UN human rights experts condemn Trump’s Blackwater pardons: 'An affront to justice'

UN human rights experts condemn Trump’s Blackwater pardons: 'An affront to justice'

The long list of people who President Donald Trump pardoned this month ranges from cronies like Paul Manafort (Trump's former 2016 campaign manager) and Charles Kushner (father of White House Senior Adviser Jared Kushner) to four ex-employees of the private security firm Blackwater who had been serving time in prison for the killing of Iraqi civilians in Baghdad's Nisour Square in 2007. And a group of human rights experts for the United Nations, according to Reuters, are denouncing the Blackwater pardons as a violation of international law.

The four former Blackwater employees who Trump pardoned were Nicholas Slatten, Dustin Heard, Paul Slough and Evan Liberty. While Slatten was convicted of first-degree murder, the other three were convicted of voluntary and attempted manslaughter.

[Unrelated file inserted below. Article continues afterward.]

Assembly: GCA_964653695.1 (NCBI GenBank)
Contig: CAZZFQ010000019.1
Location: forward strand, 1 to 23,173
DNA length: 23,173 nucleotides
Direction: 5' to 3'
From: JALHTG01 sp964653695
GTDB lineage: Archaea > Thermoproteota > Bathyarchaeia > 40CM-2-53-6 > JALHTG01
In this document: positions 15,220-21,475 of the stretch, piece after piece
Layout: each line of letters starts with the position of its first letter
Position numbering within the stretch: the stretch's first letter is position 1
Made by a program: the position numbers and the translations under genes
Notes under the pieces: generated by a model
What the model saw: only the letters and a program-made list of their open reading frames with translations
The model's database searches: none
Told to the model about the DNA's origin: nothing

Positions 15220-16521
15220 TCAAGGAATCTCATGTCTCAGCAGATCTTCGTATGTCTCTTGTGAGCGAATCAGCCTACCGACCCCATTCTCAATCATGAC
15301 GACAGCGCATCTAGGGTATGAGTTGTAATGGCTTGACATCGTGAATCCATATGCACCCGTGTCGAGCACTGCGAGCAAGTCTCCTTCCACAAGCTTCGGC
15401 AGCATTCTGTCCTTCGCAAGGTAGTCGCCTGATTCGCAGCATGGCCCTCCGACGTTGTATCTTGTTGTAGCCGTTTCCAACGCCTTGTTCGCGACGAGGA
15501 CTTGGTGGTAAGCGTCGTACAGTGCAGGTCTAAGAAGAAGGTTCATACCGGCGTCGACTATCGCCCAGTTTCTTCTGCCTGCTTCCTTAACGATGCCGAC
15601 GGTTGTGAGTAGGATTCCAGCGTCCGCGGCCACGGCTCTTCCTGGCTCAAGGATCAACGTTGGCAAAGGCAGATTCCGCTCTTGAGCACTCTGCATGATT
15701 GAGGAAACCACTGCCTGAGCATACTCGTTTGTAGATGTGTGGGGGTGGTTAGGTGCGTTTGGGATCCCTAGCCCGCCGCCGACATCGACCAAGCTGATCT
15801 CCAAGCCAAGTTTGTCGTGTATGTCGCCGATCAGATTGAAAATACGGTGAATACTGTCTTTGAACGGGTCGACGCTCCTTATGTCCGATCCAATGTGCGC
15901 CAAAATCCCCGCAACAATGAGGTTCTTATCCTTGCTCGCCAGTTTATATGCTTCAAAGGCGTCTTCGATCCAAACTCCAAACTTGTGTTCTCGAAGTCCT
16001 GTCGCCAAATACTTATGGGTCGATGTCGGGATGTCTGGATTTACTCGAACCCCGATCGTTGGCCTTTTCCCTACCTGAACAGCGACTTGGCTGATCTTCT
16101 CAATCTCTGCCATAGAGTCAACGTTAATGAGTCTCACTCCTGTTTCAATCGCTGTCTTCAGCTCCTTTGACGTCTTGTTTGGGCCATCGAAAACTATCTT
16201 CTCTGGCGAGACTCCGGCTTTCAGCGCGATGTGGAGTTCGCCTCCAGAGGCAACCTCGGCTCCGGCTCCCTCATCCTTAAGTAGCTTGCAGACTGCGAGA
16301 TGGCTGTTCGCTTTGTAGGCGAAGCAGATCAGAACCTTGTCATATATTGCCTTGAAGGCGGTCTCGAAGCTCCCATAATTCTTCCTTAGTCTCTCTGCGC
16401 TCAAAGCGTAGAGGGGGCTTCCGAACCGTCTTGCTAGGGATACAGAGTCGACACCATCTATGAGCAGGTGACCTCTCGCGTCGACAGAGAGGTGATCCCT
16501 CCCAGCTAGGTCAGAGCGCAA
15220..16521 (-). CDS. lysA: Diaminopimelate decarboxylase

Blackwater's former CEO, Erik Prince, is the brother of Betsy DeVos, secretary of education in the outgoing Trump Administration.

Jelena Aparac, who chairs a UN working group on the use of mercenaries, said, in an official statement, "Pardoning the Blackwater contractors is an affront to justice and to the victims of the Nisour Square massacre and their families."

According to the UN group, allowing private security contractors to "operate with impunity in armed conflicts" is a violation of international law. And the group stressed that under the Geneva Conventions, war criminals must be held accountable for their actions even if they are working as private security contractors.

"These pardons violate U.S. obligations under international law and more broadly undermine humanitarian law and human rights at a global level," the group said in an official statement.

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